What exactly is MEP

"We seem dusty," writes SPD politician Sawsan Chebli. "We have to become younger, cooler, more open," says CSU boss Markus Söder. Both attribute the crash of their parties in the European elections to generation issues.

They actually look a bit old.

34 of the 45 MPs who move into the EU Parliament for the Union and the SPD are older than 45 years. In both parties and in the AfD, 45 to 59-year-olds are the largest age group among German MEPs, i.e. members of the European Parliament. This roughly reflects the age of their respective voters. The SPD has the youngest MP - but Delara Burkhardt is also the only Social Democrat under 30. The oldest MP is Klaus Buchner (78), the only MP of the ÖDP.

The fact that the Union and the SPD could have lost touch with young people, especially on environmental issues, was recently shown by the Fridays for Future strikes and the dispute with Youtuber Rezo. If the voting age had been lowered to 16, as the SPD, Left, Greens and Volt are calling for, the last two in particular would have benefited.

Most Green MPs are between 30 and 44 years old. They lower the average age significantly: right before the election, the average German MEPs were 56 years old - now it is around 49 years. This roughly corresponds to the average age in the current Bundestag. This means that the MEPs are now closer to the average age of the total population, which is around 44 years. The median age of German MEPs is 50 years. That means: there are just as many MPs under 50 as there are over 50 years.

There are also clear differences between the parties when it comes to gender distribution.

Only among the Greens and Leftists are the majority who identify as women. There is a quota of exactly 50 percent in the SPD, which also expressly calls for a quota for women in the EU Parliament, and in the case of free voters. All other small parties have one or two seats each with men: the party, Volt, ÖDP, the family party, the animal protection party and the pirates. In the minority are registered as female members of the FDP, Union and AfD.

The distribution within the parties is therefore similar to that in the Bundestag. A total of 35 of the 96 German MEPs are women. This means that the quota of women is 36.5 percent - which is slightly higher than before, but in the long-term trend the proportion of women among Germans seems to be stagnating. The proportion in the Bundestag is 33.1 percent.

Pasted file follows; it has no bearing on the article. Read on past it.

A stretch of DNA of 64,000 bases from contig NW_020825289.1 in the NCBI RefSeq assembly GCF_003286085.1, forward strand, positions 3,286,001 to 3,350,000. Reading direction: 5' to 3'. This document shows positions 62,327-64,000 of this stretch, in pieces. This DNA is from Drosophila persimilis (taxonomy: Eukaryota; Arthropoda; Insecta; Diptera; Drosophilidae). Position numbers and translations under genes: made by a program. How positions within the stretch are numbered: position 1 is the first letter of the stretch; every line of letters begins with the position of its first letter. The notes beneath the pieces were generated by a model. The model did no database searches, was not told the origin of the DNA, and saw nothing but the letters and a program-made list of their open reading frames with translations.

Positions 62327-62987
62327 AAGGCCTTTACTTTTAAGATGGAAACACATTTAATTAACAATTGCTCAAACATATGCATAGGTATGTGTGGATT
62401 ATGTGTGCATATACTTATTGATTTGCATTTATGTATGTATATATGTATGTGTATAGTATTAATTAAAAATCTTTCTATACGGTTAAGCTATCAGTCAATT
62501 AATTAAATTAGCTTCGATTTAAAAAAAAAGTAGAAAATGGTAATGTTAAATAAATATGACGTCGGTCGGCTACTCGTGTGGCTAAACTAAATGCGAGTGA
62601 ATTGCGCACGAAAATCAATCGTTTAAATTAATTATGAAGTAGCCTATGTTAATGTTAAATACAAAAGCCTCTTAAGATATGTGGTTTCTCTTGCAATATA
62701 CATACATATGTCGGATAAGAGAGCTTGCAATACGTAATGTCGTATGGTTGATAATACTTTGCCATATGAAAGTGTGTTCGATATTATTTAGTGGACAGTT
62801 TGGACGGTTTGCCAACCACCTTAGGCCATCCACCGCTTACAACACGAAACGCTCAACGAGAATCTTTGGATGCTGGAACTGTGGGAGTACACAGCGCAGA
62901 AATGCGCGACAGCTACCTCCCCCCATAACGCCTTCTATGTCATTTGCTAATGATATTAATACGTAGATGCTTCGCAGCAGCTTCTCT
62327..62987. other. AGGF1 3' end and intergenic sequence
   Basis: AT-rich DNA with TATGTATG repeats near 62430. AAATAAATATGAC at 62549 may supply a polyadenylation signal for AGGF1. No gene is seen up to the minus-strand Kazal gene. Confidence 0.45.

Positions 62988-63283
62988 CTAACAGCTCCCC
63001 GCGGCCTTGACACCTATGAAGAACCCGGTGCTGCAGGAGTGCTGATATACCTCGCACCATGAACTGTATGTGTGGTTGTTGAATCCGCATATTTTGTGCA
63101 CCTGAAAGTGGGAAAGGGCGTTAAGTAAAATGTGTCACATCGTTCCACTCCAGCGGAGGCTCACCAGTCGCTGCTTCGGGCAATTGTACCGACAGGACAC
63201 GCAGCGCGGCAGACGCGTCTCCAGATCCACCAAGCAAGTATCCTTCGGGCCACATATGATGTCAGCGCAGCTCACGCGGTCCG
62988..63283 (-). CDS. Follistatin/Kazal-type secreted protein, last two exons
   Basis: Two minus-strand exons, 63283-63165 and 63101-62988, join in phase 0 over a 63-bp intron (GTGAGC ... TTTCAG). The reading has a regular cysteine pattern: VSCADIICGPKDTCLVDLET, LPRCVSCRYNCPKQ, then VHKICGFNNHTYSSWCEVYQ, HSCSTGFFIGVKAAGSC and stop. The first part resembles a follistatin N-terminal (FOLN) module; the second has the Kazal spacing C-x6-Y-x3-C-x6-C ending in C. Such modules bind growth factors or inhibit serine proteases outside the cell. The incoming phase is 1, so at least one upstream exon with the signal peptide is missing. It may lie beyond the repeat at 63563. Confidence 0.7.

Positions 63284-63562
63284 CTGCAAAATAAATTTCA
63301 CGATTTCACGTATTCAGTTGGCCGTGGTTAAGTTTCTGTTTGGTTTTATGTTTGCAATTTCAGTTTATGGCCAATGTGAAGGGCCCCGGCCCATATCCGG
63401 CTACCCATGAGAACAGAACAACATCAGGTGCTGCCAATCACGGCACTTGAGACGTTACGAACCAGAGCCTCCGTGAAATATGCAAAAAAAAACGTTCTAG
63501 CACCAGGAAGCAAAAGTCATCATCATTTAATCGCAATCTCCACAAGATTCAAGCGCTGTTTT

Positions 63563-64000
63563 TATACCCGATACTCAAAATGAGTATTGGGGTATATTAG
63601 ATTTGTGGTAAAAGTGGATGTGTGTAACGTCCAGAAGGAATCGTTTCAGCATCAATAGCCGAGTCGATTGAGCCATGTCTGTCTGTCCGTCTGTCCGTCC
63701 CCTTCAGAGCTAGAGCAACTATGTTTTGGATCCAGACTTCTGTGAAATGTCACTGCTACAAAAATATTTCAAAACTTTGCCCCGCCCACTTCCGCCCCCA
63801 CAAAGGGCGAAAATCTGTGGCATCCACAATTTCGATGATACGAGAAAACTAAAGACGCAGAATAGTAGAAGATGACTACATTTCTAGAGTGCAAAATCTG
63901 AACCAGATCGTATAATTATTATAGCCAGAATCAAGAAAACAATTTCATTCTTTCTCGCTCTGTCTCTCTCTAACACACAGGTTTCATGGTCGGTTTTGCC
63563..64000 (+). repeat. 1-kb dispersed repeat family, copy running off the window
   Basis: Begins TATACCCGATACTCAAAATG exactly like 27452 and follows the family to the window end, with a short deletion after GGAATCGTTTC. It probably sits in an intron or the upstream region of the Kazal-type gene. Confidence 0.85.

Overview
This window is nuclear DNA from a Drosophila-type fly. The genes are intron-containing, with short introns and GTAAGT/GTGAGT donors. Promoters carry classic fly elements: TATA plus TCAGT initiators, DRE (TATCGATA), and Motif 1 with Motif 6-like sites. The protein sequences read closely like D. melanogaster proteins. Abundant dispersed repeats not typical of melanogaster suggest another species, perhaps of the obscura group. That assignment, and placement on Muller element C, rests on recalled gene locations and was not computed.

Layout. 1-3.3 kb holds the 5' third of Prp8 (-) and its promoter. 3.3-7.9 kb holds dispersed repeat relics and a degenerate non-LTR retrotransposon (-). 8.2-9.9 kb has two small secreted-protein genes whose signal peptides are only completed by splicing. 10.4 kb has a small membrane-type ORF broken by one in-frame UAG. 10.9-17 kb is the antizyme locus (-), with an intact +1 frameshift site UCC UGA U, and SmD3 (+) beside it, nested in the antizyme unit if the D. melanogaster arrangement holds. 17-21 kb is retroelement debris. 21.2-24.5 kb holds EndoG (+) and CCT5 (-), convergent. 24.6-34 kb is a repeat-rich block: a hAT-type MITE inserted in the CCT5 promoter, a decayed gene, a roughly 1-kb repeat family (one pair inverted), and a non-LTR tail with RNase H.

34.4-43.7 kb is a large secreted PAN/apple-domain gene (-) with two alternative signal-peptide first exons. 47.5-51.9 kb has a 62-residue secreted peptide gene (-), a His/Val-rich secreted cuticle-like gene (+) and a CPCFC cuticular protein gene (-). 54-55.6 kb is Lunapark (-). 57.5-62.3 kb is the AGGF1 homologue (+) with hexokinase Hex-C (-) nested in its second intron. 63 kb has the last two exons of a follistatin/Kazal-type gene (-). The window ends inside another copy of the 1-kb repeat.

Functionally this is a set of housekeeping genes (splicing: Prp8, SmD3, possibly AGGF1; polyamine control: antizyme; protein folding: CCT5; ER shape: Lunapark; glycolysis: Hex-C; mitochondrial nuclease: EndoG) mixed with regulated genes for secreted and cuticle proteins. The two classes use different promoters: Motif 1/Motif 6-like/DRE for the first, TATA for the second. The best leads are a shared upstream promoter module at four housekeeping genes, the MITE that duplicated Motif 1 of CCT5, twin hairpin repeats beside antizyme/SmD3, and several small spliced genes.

Although more MPs are younger than before, only one of them is a student: the Green and second youngest MP Niklas Nienaß, 27. Not all MPs have reported their occupation to the Federal Returning Officer, 17 have simply written "MEP". Others have stated, for example, "lawyer" or "graduate political scientist", which is why the professions are difficult to compare. What is striking, however, is that apart from those who apparently see themselves as professional politicians, only a handful of professions listed for which you do not need a university degree, for example a Steiger from the AfD or a hotel specialist from the Union. Two call themselves housewives: 54-year-old CDU member Sabine Verheyen and 50-year-old AfD MP Christine Anderson.

Almost 22 percent of the MPs have a doctorate or habilitation in line with the occupational information.

Most of the professors and doctors can be found at the AfD, which was originally considered the "professors' party" and whose top candidate is now being investigated on suspicion of abuse of title: he had been on the AfD list as "Prof. Dr. Gunnar Beck" until Doubts about his title surfaced. Few of the AfD voters are those with a university degree; right-wing populists are more popular among voters with a secondary school diploma or secondary school leaving certificate. Proportionally, the least of the Greens have given a title - although these are again the most popular among voters with a university degree.